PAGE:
“Consumers and businesses, especially small and medium enterprises (SMEs) have swiftly moved most of their business operations online as part of their mitigation plan against restrictions imposed in curbing the spread of Covid-19. We predict this shift will likely become a permanent means of conducting business due to its advantage of being convenient and efficient.”

“Given the current circumstances, the Internet has become an essential service to facilitate the shift to remote working, increase in online buying behaviour and online learning,” he continued.

This surge in demand for connectivity is straining networks, stretching the limits of VPNs and increasing the need for collaboration tools.

“As a result, these factors have elevated the importance of datacentres as well as cloud computing,” Chiew said, noting that various forms of cloud constitute building blocks of digitalisation, which coupled with connectivity, enable the value-generation from data – the principal currency of the digital world.

Cloud first

And as the cloud is deemed a solution for everything from cost management to performance, flexibility, durability, and simplicity, the digital transformation roadmap during this pandemic has amplified demand for effective cloud computing solutions from datacentres.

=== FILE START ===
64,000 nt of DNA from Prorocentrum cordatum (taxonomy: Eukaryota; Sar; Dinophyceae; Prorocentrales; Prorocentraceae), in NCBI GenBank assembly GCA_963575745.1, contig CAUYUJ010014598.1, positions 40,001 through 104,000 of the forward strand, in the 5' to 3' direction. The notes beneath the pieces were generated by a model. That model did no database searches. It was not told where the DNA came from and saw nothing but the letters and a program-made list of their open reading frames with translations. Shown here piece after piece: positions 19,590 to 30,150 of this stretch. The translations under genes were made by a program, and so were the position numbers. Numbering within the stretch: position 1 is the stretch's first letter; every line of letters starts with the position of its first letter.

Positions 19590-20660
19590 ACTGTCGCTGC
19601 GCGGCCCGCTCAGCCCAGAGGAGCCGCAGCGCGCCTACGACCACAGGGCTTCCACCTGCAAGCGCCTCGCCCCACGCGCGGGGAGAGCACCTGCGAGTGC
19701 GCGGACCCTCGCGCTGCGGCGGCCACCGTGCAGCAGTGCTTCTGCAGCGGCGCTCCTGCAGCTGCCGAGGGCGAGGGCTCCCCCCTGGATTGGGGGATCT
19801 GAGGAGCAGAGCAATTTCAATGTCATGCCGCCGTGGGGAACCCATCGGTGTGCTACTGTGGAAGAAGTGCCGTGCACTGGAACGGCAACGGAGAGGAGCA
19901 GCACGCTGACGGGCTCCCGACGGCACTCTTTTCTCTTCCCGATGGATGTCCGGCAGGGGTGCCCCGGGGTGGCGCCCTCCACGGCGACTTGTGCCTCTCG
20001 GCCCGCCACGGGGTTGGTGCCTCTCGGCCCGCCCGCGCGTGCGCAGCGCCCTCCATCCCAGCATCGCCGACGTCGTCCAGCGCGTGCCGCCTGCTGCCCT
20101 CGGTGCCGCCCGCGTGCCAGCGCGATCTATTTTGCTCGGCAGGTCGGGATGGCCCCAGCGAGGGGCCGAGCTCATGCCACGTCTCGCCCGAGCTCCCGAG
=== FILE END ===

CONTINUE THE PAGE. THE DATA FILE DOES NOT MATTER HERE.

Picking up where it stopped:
Malaysia’s recently refreshed digital economy blueprint – MyDIGITAL – accords much priority to cloud computing and, of course, datacentres. Phase 1 of which will focus on strengthening the foundation to drive digital adoption through hyper-scale data centres. Conditional approvals have been given to four cloud service providers (CSPs) to establish hyper-scale datacentres in Malaysia over the next five years: Microsoft, Google, Amazon and the Telekom Malaysia Group. The CSPs will invest between RM12 to RM15 billion [USD2.95 to USD3.7 billion] during the next five years.

Indeed, in his MyDIGITAL comments, Ahmad Taufek Omar, executive Vice President and CEO of TM ONE, TM’s enterprise digital solutions arm, emphasises the importance of the cloud as Malaysia’s technology foundation as a digital nation.